The length of time to complete the probate process varies from matter to matter and county to county. When the Will is not contested, probate takes approximately 3 months; when, however, the Will is contested, the probate process can drag on for several years.

How Much Does It Cost To Probate A Will In New York?

The cost to probate a Last Will and Testament in New York depends upon two factors: The first factor is the attorney selected to assist with the probate process. The legal fees charged by attorneys varies widely, as does the way fees are charged (either charged on an hourly or as a flat fee basis). The second factor is the likelihood of a Will contest. If no Distributee objects to the Will being admitted to probate, probate is a straightforward affair. If, however, the Will is contested, the probate process can take years to complete.

At C. Haner Law, we prefer to charge fees on an hourly basis. This way the client only pays for what is done. If, however, the Will is not contested and all Distributees sign a “Waiver of Process: Consent to Probate”, we are happy to charge a flat fee if the client so desires. Our typical flat fee is $4,000.00, plus disbursements, to assist in a straight-forward probate proceeding. If, however, the Will is contested, and an hourly fee arrangement is necessary, the legal fees charged range from minimal, if the contest is concluded quickly, to substantial, if protracted litigation is necessary.

How Do I Challenge Or Contest A Will Offered Probate In New York?

As a general matter, people who are included and inherit pursuant to a Last Will and Testament do not contest the Will. The opposite is also true: people who are not included and do not inherit under the Will tend to contest the Will.

As a preliminary matter, it is crucial to note that only certain people have the legal ability, or “standing”, to contest an offending Last Will and Testament. Generally speaking, the only people with “standing” to contest a Will are the decedent’s Distributees, who are typically the decedent’s spouse, children and/or grandchildren. As a legal matter, Distributees are the people who would inherit from the decedent’s estate if the decedent did not have a Last Will and Testament. Because Distributees inherit when there is no Will, they have an incentive to contest the Will if they are not included in the Will. Typically, a successful contest to a Will results in a finding that the decedent died without a Will, which means the decedent’s Distributees now inherit as though the decedent never had a Will.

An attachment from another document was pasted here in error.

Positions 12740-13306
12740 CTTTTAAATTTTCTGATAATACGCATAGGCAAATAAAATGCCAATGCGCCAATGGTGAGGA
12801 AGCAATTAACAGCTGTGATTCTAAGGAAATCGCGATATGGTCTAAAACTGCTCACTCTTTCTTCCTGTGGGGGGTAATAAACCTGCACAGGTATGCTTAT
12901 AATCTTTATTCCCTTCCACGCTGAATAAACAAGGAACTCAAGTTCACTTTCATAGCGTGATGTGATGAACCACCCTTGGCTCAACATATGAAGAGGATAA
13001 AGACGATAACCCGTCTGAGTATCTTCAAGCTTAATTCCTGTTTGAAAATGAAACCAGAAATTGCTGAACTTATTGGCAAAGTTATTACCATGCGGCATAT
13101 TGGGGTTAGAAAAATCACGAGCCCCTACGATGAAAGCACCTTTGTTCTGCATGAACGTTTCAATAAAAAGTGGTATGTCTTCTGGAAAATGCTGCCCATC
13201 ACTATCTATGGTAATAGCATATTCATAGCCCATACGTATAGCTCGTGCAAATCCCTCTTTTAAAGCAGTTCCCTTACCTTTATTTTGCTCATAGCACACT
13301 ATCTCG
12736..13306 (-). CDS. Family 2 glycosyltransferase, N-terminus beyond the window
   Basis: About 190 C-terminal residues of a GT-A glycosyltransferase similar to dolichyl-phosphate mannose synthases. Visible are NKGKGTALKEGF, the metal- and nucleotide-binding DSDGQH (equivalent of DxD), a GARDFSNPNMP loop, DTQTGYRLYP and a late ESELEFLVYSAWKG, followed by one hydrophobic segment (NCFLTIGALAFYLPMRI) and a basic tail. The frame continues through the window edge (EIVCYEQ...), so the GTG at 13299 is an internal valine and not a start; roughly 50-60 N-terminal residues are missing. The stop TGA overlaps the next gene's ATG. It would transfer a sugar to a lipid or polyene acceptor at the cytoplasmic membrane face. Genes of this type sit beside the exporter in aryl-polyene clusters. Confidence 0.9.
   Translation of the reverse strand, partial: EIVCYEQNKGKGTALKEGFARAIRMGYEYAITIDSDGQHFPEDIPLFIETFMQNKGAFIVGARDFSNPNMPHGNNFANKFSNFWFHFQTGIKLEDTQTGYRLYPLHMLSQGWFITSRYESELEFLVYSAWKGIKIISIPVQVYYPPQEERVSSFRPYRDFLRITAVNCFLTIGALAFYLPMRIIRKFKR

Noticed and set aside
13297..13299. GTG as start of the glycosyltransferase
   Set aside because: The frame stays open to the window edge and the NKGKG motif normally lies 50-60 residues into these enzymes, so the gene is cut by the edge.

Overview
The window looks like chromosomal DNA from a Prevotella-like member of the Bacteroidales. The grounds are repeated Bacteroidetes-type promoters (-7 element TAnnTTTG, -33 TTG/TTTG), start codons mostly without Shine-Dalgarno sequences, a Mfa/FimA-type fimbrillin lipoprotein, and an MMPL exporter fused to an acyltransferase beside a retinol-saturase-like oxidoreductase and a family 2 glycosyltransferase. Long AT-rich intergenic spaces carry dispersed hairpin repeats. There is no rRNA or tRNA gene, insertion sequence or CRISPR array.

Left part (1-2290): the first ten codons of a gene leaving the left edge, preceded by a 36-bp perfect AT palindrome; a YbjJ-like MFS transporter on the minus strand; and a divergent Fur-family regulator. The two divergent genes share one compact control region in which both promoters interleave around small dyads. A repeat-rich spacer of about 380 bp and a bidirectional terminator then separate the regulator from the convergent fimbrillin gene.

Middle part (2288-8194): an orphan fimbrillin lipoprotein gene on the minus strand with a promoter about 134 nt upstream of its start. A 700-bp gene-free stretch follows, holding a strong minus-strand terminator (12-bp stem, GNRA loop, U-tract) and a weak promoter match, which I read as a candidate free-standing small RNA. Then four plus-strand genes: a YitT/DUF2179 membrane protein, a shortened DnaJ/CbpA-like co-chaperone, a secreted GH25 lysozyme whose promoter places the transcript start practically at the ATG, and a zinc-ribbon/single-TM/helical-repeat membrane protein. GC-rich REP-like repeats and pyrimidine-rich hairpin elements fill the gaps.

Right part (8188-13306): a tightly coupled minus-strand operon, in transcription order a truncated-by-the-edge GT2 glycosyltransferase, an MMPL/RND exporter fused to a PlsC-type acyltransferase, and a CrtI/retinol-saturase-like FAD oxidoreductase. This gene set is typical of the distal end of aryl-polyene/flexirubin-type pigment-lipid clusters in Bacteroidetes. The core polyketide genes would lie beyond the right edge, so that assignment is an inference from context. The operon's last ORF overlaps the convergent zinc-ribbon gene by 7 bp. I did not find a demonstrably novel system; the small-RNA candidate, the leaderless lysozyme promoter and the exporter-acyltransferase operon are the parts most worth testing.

After the death of a loved one, it is the responsibility of the nominated Executor to gather required documents and being the probate process. Typically, the nominated Executor will contact all Distributees and provide them with a copy of the decedent’s Last Will and Testament and a document to sign called a “Waiver of Process: Consent to Probate.” If the Distributees have no objection to probate, he/she signs the “Waiver of Process: Consent to Probate” indicating as much. If, however, the Distributee wishes to contest the Will, he/she will refuse to sign the “Waiver of Process: Consent to Probate.” When any Distributee refuses to sign his/her “Waiver of Process: Consent to Probate”, the Executor must obtain and serve a Court issued Citation, informing refusing Distributee of a future Court date at which refusing Distributees must appear and inform the Court that he/she in fact intends to contest the Will.

On the “Citation return date”, which is Court date listed in the Citation, Distributee not included in the Will have the opportunity to request depositions of the attesting witnesses to the Will, the attorney who prepared the Will and, in some instances, the person offering the Will for probate. During the “Citation return date”, Court staff will typically meet with Distributees, the nominated executor, etc. and set forth a discovery schedule, which governs the exchange of documents, etc.

To all disinherited Distributees: it’s absolutely crucial that you do not sign any documents presented to you and, when you receive a Citation from the Surrogate’s Court (which will be served upon you by a process server if you’re in the State of New York or, if you’re not in the state of New York, it will be served upon you via certified mail, return receipt requested), you must review the Citation to ensure you appear on the Citation Return Date to inform the Court you wish to contest the Will.

Any disinherited Distributee is well advised to speak with an attorney familiar with Will/Probate Contests. Will/Probate Contests are extremely complicated and involve a specialized area of law.

For more information on Probate, an initial consultation is your next best step. Get the information and legal answers you are seeking by calling (516) 888-5381 today.

C. Haner Law